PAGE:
‘Super Smash Bros.’ excites brawlers


Victor Rhodes



“Super Smash Bros.” for Nintendo 3DS and Wii U is not what I expected from Nintendo or the game’s creator, Masahiro Sakurai. After the game’s official announcement and hyping through screenshots, gameplay information and media briefings, my expectations were high until I finally played it.

More than 40 characters from different Nintendo franchises are available. Guest mascots from Namco (Pac-Man), Sega (Sonic) and Capcom (Mega Man) also make appearances along with unlockable hidden characters.

As many as four players can fight one another locally, online or solo. Like previous entries, the main goal is to win using items, assist trophy support and other tactics.

Both versions share the same features but have key differences.

The 3DS version uses cell-shaded graphics, a redone classic mode where players can alter their difficulty balance using gold coins, and platformer-style mode called Smash Run.

Unlike the 3DS version, “Smash Bros.” for Wii U offers plenty of features such as four to eight players, high-quality HD graphics, online tournaments, stage builder, photo mode and smash tour.

It is also compatible with six controllers including Nintendo 3DS and Game Cube adapter controller.

There were a few complications while playing “Smash” on 3DS.


I could barely tell what my opponent was doing or who was controlling whom. The small screen also made it more difficult to fight against four players simultaneously.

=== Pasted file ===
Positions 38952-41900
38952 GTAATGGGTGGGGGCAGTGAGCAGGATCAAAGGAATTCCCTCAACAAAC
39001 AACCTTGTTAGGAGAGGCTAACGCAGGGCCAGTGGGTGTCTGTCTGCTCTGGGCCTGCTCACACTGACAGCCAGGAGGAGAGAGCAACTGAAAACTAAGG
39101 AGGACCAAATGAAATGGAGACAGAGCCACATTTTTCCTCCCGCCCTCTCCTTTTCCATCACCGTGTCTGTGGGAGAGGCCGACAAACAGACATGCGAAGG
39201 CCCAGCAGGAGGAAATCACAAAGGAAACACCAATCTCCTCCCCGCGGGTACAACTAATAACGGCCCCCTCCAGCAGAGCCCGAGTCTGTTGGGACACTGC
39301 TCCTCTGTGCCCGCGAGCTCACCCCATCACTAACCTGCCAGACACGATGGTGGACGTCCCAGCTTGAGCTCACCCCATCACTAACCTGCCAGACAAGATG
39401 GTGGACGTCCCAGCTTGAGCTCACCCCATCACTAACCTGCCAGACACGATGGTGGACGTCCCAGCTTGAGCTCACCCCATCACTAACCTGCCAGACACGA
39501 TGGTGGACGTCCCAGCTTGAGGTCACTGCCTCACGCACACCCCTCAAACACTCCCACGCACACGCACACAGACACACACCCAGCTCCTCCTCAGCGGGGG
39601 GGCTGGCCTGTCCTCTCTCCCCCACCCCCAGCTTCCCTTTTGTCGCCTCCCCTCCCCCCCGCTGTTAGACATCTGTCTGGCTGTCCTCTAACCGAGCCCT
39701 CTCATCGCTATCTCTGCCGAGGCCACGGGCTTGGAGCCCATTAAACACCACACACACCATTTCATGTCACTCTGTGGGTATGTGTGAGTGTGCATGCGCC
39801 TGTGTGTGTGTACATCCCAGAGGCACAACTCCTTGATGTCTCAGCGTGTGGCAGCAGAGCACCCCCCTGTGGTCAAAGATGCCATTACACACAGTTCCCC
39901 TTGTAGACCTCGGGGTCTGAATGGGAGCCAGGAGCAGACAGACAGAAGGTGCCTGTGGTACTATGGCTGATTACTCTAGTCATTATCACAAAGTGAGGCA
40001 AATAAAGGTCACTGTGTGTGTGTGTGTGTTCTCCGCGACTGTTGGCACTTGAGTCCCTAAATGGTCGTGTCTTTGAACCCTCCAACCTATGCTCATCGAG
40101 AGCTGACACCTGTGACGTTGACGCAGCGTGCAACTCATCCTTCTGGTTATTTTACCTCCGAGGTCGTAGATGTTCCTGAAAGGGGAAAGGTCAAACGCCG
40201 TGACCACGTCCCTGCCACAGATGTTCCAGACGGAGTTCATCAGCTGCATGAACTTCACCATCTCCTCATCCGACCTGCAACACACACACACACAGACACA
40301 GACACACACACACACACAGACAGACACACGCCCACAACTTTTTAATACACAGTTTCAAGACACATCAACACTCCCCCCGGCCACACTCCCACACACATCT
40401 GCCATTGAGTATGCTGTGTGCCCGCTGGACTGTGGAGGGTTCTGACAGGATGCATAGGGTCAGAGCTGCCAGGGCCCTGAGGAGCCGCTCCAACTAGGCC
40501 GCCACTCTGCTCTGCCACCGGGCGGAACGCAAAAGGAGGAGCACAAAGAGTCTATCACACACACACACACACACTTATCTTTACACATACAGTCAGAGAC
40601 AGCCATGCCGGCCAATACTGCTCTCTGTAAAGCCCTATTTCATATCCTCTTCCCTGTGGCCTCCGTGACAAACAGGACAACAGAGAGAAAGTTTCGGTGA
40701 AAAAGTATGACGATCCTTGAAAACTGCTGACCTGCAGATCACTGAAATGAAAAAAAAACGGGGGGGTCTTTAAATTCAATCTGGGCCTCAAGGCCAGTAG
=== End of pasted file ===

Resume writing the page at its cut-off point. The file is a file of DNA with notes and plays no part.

The Wii U version eradicated those problems and rekindled my love of “Smash.”

Unlike most fighters, performing combos was straight forward and casual friendly.

Each character are well animated with cartoon-like personality often seen in modern Nintendo games.

I had a blast playing with others via online, the matches were smooth and no lag insight.

Something “Super Smash Brothers Brawl” on Nintendo Wii suffered when fighting against other players in online lobbies.

Another neat feature is the ability to use near field communication (NFC) toy figures called Amiibo.

Similar to Activision “Skylander” and Disney Infinite, Amiibo, created and manufactured by Nintendo, acted as controllable characters who popped up when scanned through Wii U Gamepad controller.

“Super Smash Brothers.” For Nintendo 3DS and Wii U offers huge amount of content not often seen in video games.

Anyone can play it within seconds with no hassles.

I highly recommend this game if someone is looking for a good competitive fighting game.

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